BACK WHEN PHOTOGRAPHY first got started, around the middle of the 19th century, scientifically-minded enthusiasts praised it for its superiority to the soft, subjective medium of painting. The camera, they believed, was an admirable new tool of hard-edged objectivity and realism. In service more to science than to art, it would accurately record the truth about the world.
Two concurrent one-woman shows at the Center for Creative Photography defy those naive assumptions. Both artists assert that photographers, as much as any other artists, impose their own vision on what they're seeing. In the smaller exhibition, Patterns of Connection, Australian photographer Leah King-Smith challenges the conventions of 19th-century ethnographic photography. King-Smith re-uses old documentary photos of Aborigines as source materials for her manipulated photographs that restore these people to their lands.
Ruth Thorne-Thomsen, a major contemporary American photographer, exhibits nearly 100 photographs in a mid-career restrospective called Within This Garden. There's hardly anything "real" about any of her dreamlike pictures of Egyptian pyramids on the California beach or waters rising up on Greek statuary in a Wisconsin lake or riders crossing a plain on horseback. Thorne-Thomsen creates these dreamscapes herself. Her pictures are masterpieces of manipulation, but, unlike King-Smith, who does her tinkering in the darkroom, Thorne-Thomsen works her changes out in the field. She puts her tiny props in the sand or the edge of the sea, lies down to give herself a worm's-eye view of the scene and then photographs it with a pinhole camera and paper negatives.
Her primitive technology, similar to the equipment the earliest photographers used, gives her tiny, sepia-toned pictures a blurry, antique look. The pinhole camera creates deceptive depth, allowing a few feet of real-life beach to stretch on for imaginary miles in the pictures. "Rider, California," 1982, seems to show an olden-days explorer ambling along on horseback through a vast and distant plain. The "truth" is that the figure was one of Thorne-Thomsen's little toy props, situated just a few inches from her face, and the "miles" of land in her imaginary landscape were generated by just a few feet of beach.
Thorne-Thomsen, 52 years old, taught photography for years at Columbia College in Chicago and later served as photography head at the University of Colorado in Denver before striking out to earn her living through her art alone. But even during her teaching years she traveled widely, in Greece, Italy, France, Mexico and all over the U.S., including the desert Southwest. The art archetypes she's absorbed--ancient Greek pillars, monumental ruins in Egypt, the distant magical landscapes that lie behind Renaissance portraits, the enclosed and manicured gardens of pre-Revolutionary France--all turn up in her works.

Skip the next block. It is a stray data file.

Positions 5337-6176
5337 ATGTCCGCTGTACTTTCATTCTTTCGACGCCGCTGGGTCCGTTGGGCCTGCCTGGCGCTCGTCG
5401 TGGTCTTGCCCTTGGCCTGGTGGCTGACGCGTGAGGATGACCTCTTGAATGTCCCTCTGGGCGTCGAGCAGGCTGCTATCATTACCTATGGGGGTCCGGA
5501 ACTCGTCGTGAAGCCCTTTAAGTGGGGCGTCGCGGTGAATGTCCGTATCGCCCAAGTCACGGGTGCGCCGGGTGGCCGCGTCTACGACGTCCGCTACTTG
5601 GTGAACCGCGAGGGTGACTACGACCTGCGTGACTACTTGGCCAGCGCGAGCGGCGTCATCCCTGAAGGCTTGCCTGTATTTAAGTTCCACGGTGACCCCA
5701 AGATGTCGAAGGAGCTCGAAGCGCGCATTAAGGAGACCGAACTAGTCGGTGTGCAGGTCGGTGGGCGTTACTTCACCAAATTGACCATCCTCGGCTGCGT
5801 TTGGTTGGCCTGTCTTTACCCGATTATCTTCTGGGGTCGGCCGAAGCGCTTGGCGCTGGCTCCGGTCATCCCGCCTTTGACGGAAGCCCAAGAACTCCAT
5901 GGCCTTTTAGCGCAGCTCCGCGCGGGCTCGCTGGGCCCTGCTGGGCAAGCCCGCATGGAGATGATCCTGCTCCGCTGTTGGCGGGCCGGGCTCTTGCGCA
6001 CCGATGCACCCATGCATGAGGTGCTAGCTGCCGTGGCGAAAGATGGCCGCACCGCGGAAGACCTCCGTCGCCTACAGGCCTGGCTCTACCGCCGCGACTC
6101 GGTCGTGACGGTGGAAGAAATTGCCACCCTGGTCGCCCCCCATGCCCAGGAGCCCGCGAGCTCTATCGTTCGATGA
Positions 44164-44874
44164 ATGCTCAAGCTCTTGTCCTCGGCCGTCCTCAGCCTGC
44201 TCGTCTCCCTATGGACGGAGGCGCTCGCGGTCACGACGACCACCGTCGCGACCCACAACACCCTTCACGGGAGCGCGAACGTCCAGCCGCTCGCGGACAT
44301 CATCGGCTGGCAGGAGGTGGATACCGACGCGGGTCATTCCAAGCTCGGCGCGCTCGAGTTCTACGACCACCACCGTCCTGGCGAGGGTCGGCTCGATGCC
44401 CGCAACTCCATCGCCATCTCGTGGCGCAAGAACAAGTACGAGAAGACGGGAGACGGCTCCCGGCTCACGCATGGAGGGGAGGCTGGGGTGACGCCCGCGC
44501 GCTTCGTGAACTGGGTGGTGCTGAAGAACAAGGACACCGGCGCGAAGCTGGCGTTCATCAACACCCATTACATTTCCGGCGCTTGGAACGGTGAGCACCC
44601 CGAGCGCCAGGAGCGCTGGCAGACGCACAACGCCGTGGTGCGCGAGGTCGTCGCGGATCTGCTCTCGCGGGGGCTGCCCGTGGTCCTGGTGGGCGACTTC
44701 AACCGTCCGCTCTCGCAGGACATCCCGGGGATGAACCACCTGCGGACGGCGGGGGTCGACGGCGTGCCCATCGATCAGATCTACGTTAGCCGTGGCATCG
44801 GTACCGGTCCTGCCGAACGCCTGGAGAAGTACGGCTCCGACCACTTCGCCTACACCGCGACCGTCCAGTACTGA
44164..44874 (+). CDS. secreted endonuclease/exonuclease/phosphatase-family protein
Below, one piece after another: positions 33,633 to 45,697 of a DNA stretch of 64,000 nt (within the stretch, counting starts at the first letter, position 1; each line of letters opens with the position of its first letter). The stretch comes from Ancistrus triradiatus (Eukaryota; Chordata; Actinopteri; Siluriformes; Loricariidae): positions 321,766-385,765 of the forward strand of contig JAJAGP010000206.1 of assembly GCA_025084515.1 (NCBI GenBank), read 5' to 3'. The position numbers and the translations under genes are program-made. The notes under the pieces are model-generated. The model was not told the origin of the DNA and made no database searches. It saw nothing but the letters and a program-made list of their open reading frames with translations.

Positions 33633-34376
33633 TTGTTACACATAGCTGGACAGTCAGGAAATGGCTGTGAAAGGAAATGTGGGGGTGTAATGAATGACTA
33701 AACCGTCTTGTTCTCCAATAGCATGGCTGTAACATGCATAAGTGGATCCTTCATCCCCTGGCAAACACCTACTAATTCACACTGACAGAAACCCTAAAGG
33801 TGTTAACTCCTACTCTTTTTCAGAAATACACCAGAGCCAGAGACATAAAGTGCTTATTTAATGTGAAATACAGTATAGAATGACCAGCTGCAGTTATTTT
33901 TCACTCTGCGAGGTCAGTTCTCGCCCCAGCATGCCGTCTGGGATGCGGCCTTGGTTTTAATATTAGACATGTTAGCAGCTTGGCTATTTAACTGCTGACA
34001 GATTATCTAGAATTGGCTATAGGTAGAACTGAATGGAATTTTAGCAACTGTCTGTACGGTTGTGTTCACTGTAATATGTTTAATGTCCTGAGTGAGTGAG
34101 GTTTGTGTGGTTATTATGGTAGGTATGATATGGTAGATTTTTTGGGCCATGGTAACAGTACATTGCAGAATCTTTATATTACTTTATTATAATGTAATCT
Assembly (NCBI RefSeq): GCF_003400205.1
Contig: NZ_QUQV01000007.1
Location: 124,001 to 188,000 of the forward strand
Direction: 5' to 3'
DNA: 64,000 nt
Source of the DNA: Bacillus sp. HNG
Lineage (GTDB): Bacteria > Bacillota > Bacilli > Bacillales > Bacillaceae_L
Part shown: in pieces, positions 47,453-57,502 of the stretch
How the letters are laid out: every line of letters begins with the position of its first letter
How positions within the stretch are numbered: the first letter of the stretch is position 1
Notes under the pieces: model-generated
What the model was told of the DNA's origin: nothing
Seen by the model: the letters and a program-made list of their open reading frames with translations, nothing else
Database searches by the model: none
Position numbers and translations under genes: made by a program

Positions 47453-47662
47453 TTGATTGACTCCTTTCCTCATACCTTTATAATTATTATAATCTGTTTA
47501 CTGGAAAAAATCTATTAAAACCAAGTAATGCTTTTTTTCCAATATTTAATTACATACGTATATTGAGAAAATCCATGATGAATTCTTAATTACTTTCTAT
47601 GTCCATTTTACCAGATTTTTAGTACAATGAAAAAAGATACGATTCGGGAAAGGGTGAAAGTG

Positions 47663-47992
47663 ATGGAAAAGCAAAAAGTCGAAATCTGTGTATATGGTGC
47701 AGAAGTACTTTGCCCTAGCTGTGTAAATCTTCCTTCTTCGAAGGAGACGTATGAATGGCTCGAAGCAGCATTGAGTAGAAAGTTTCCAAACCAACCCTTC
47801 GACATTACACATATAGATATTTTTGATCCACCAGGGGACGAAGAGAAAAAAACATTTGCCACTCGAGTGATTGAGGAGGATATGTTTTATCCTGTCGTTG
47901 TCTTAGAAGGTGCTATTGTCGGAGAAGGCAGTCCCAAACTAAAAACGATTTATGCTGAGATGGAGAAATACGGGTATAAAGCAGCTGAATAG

Nineteenth-century expeditionary photography echoes in Thorne-Thomsen's "Altar, Wisconsin," 1991, which shows two tiny figures atop an ancient statue set in water. The chair flying over the lake in "Chair Over Point, Wisconsin," 1983, or the toy plane crashing in "Airplane Disaster, Illinois," 1976, suggest Surrealism, just as her lonely public spaces bring to mind the painter Giorgio de Chirico. The images seem familiar already, because they're drawn from our collective memory. (Thorne-Thomsen is also a student of Jungian psychology.) And in a funny way, they create themselves. The artist cannot actually see through her pinhole camera. She can set the scene up as best she can, position the camera and then wait to see what develops. Like the automatic writing of the Surrealists, Thorne-Thomsen's psychic gardens are created by an exercise in chance and her faith in the imagination.
The irony of a photographer not actually seeing her subject would not be lost on King-Smith, the daughter of an Aboriginal mother and a white father. The ethnographic portraits she found of her Aboriginal forebears--lined up row by row, dressed in government-issue European clothing, isolated from the land that was crucial to their identity--reveal much more about the unseeing conquerors than they do about their subjects.
For her project, King-Smith retrieved the old pictures from archives, where she found they had been catalogued according to racist classifications. Second, she photographed the land that had once been theirs. Then in an act that was as much a political as an artistic revisioning, King-Smith combined the old portraits and new landscapes into single images. Her haunting pictures, too, evoke a kind of dreamtime. The ghostly ancestors hover in their old homeplaces. The chemical manipulations and unrealistic colors King-Smith has injected give the works an emotional quality that borders on the nightmarish.
An old woman with a bandaged head, recorded in the archives only as Aunt Sally, gazes out of a forest that seems to be going up in flames. A young man unidentified even by name floats before a spreading tree, his face blown up to heroic proportions. He looks puzzled, and you can imagine him trying to figure out the the game plan of the colonial portraitist aiming his gaze at him through a camera. But in King-Smith's picture it's the young man who directs back at us, through the years, a gaze of accusation.
Within This Garden: Photographs by Ruth Thorne-Thomsen and Patterns of Connection: An Exhibition of Photo-Compositions by Leah King-Smith continue through May 28 at the Center for Creative Photography on the UA campus. Hours are 11 a.m. to 5 p.m. Monday through Friday, noon to 5 p.m. Sunday. Free admission. For more information call 621-7968.
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